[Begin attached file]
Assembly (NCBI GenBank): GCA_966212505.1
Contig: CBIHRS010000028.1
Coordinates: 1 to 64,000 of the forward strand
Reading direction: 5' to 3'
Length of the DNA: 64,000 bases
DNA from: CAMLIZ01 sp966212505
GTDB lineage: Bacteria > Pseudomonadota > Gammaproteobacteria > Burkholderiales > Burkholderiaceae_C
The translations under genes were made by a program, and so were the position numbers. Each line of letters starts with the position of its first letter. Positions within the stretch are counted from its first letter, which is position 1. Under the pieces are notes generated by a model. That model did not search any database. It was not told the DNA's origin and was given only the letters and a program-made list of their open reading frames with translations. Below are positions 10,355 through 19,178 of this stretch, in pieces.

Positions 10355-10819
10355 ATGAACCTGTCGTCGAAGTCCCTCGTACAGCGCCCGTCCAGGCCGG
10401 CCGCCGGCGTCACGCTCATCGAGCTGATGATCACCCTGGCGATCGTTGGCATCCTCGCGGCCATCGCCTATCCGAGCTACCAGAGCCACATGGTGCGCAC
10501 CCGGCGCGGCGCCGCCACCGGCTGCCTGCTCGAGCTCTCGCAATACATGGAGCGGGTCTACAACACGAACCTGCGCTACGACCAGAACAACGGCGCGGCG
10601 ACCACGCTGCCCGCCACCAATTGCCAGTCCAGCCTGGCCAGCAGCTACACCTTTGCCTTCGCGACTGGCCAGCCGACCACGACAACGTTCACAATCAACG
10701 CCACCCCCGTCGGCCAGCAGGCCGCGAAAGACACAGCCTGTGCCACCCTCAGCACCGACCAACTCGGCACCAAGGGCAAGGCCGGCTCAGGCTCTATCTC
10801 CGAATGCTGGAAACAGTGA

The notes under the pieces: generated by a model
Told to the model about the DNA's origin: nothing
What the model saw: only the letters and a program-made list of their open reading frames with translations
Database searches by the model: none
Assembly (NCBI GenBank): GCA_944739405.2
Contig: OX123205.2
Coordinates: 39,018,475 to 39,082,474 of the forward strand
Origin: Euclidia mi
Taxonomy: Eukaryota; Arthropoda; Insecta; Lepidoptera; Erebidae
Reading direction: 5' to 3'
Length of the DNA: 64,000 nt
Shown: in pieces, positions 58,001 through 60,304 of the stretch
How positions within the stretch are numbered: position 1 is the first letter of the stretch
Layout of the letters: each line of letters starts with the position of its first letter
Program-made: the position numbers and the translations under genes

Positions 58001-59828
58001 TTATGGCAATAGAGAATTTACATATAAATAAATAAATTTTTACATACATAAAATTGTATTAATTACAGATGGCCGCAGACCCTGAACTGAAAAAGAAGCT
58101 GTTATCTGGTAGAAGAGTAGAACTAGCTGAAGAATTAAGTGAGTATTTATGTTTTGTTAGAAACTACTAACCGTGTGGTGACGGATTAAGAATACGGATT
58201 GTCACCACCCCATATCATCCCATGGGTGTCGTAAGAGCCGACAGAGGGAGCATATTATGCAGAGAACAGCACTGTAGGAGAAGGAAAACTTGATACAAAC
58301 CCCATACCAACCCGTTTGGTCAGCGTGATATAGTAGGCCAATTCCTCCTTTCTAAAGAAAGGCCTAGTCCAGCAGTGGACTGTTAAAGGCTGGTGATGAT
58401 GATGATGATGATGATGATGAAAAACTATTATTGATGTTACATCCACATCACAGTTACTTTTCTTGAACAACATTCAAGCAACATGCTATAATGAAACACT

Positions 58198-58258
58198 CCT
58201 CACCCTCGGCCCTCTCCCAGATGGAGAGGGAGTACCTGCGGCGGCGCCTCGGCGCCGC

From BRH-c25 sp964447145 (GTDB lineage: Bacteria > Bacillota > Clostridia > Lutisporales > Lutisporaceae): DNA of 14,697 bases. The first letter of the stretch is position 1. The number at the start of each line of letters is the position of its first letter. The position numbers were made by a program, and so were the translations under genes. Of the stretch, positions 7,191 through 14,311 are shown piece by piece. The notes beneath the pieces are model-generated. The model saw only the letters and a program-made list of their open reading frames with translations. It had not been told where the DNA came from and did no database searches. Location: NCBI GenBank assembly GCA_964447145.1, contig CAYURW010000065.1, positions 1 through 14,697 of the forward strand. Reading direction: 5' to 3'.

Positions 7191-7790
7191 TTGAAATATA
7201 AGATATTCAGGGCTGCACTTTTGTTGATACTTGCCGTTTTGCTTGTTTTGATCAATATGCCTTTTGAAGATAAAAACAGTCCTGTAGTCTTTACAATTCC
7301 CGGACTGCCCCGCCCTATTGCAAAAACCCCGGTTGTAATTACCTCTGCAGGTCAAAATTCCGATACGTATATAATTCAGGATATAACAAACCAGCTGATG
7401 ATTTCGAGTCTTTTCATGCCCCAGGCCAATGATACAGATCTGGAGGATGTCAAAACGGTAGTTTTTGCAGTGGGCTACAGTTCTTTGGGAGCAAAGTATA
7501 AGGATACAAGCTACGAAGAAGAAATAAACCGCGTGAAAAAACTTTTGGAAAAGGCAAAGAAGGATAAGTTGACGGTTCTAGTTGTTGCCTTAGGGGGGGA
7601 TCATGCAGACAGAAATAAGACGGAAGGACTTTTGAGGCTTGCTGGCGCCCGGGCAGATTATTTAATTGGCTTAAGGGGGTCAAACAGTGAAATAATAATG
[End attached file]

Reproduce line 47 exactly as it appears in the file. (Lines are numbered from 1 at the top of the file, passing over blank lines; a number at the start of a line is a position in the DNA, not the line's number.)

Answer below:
7601 TCATGCAGACAGAAATAAGACGGAAGGACTTTTGAGGCTTGCTGGCGCCCGGGCAGATTATTTAATTGGCTTAAGGGGGTCAAACAGTGAAATAATAATG